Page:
The link between ransomware and identity security
The trend linking ransomware with identity security has accelerated in recent years. In fact, 60–80% of all security incidents are identity related, according to Paul de Graaf, Senior Identity Strategist with SailPoint. Frustratingly, most of these incidents were preventable.
Why identity theft is rampant
Cybersecurity is frequently antithetical to efficient business operations. Most employees outside the risk, security, and compliance departments are incentivized to move quickly and get work done. This results in sloppy compliance to security requirements and makes them easy targets for hackers.
Organizations are more susceptible than ever:
- Most cybersecurity practices still favor password protection over other forms of identity security and many people dislike clunky, increasingly complex, and frequently changed passwords.
- Bring-your-own-device (BYOD) puts a strain on security teams, exacerbating institutional cybersecurity and compliance challenges.
- Since the COVID-19 pandemic, many senior execs work from home on suboptimal networks or with Amazon Alexa listening nearby
Whose identities are targeted and why
Hackers are smart and know they can penetrate systems through the weakest link. Ransomware attacks increasingly target specific individuals, people with positions of value. CEOs and CFOs and those in senior roles at companies are particularly susceptible to identity theft. With the rise of cloud computing, IT infrastructure and devops staff also make appealing targets.
Storing usernames and passwords within central databases creates a scenario whereby the theft of a particular identity leads to hostage-taking of an entire set of systems. It’s safe to say, ransomware and identity security are inextricably linked, at least for the near term.
Yesterday’s approach to cybersecurity won’t cut it
Back in the day (not so long ago), cybersecurity teams focused on patching vulnerabilities. This approach led to endless patching cycles because teams often didn’t put “cyber hygiene” in place. Similarly, teams fail today to put cyber hygiene in place as it relates to identity security: onboarding, off-boarding, etc. Organizations don’t have clear visibility into who has access to what and what access permissions are granted or appropriate.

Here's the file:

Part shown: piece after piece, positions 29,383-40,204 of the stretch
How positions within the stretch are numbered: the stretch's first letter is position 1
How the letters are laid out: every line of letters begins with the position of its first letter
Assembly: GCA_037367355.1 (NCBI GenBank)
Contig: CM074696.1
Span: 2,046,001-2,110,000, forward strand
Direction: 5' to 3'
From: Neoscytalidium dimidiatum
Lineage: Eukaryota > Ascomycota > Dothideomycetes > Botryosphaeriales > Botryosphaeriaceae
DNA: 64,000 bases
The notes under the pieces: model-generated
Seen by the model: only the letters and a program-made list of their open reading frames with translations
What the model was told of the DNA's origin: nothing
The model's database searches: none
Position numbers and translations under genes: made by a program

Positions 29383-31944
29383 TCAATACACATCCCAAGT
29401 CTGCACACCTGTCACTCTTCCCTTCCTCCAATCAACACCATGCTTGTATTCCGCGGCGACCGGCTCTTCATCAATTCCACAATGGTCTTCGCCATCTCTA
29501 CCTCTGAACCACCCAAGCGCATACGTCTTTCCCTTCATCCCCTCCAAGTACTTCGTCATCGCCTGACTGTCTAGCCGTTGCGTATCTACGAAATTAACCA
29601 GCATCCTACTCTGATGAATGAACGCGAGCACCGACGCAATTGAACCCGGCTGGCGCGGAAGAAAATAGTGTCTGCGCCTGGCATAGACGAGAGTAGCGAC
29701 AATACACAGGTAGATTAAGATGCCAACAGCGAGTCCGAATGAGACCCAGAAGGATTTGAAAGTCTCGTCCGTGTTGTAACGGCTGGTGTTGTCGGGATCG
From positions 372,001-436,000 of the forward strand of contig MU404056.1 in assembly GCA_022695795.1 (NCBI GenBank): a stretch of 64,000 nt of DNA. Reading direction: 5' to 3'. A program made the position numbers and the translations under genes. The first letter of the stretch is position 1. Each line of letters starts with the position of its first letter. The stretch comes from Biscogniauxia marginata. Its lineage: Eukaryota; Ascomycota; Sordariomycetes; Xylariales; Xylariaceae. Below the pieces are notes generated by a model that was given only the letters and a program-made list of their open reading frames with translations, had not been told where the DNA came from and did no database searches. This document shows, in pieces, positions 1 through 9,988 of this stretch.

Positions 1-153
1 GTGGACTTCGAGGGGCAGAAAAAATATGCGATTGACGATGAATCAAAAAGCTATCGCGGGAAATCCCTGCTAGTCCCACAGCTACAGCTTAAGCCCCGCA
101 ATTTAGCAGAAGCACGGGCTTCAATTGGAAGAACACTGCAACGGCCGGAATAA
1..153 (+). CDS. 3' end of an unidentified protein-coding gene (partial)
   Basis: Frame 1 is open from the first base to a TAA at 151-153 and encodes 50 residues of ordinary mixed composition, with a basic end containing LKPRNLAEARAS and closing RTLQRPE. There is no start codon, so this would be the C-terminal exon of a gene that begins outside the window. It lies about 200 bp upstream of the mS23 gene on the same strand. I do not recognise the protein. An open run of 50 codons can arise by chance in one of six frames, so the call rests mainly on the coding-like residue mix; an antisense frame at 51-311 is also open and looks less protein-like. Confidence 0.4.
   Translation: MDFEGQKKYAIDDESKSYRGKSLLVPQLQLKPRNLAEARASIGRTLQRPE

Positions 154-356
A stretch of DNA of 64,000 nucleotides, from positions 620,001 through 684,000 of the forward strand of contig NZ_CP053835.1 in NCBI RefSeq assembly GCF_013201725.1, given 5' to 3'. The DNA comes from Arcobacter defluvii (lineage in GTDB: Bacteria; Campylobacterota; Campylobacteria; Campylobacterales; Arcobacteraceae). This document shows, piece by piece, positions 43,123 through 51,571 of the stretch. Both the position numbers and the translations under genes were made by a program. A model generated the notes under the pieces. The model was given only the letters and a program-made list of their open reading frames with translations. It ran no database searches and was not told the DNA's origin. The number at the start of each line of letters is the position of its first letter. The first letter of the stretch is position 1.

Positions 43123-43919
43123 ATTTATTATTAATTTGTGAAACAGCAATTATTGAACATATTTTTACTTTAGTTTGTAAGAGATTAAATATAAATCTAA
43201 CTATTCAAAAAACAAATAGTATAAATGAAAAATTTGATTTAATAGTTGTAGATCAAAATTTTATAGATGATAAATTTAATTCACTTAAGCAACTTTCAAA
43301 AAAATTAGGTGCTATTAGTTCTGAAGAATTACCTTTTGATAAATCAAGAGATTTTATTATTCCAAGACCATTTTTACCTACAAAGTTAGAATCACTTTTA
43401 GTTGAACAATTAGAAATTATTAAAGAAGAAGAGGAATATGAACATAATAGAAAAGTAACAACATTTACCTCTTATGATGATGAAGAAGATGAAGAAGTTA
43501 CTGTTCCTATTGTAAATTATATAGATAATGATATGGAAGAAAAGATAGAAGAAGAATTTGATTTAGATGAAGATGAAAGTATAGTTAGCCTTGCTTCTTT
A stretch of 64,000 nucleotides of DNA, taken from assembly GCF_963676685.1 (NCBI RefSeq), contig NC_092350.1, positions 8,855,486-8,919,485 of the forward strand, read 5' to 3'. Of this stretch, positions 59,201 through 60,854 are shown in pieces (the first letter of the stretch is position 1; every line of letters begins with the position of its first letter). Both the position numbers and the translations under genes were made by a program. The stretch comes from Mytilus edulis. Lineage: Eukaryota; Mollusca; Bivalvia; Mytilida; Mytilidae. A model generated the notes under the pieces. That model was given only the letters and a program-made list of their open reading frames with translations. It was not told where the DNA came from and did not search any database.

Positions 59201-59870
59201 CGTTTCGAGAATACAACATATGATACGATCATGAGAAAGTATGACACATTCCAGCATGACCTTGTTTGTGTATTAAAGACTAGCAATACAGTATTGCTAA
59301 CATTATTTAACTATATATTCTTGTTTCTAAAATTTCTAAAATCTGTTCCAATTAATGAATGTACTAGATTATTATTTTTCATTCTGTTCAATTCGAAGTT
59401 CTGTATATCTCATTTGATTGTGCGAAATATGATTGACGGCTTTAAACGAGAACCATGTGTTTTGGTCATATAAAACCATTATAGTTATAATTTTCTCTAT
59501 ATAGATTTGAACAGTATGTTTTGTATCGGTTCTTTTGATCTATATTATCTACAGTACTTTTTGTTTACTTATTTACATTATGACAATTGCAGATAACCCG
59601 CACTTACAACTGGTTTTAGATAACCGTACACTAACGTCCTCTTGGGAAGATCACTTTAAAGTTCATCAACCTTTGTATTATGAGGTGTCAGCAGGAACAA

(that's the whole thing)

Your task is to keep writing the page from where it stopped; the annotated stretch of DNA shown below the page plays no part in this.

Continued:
Point solutions didn’t work yesterday and they won’t work today.
Creating a structure of success
A necessary step to counteracting rampant identity theft and ransomware attacks comes with establishing good governance. Centralizing access to applications creates process and cost efficiencies but increases vulnerabilities, for example, which can increase cost and decrease efficiencies longer term if hacks occur. It’s important to understand the cost-benefit of access vs. security, which requires analyzing systems, their role, access permissions, and needed security.
Or eliminate the need for analysis. New approaches include “Just-in-Time” access or “Zero Standing Privileges,” giving people access when needed, reducing the attack surface and the risk of ransomware attacks linked to identity theft
Better identity security techniques
There’s some low hanging fruit when it comes to improving security as a whole. Here are a few suggestions:
- Get rid of passwords and use password list capabilities, people like this solution better anyway.
- Leverage artificial intelligence and machine learning capabilities to help manage systems access and keep it up-to-date — there is too much volume for a human to manage at most companies.
- Remove personally identifiable information (PII) from centralized locations using an approach called Zero Knowledge Proof, a cryptographic algorithm by which parties can verify data accuracy, validity without sharing the data itself.
- Leverage biometrics.
These methods give employees and leaders better control over their own identities in the cyber world and also help them access systems securely and quickly from mobile devices or their home computers — something that’s becoming increasingly important in our post-pandemic world.
HeraSoft’s next generation software offers a variety of products and services to improve enterprise cybersecurity.
- HeraVault™ offers distributed cloud storage with built-in replication, error correction and restoration capabilities.
- HeraFlow™, is an AI-Powered threat analysis system for fast and accurate threat data monitoring perfect for high-volume workloads and enterprise-level SOC’s.
- HeraPass™, with inherently fraud proof design, helps businesses innovate user management in IoT environments by achieving the anonymization and encryption of highly-sensitive data.
- HeraStamp™ proof-stamps mission critical data to permanent data stores and can help with data integrity in, for example, ecommerce settings.
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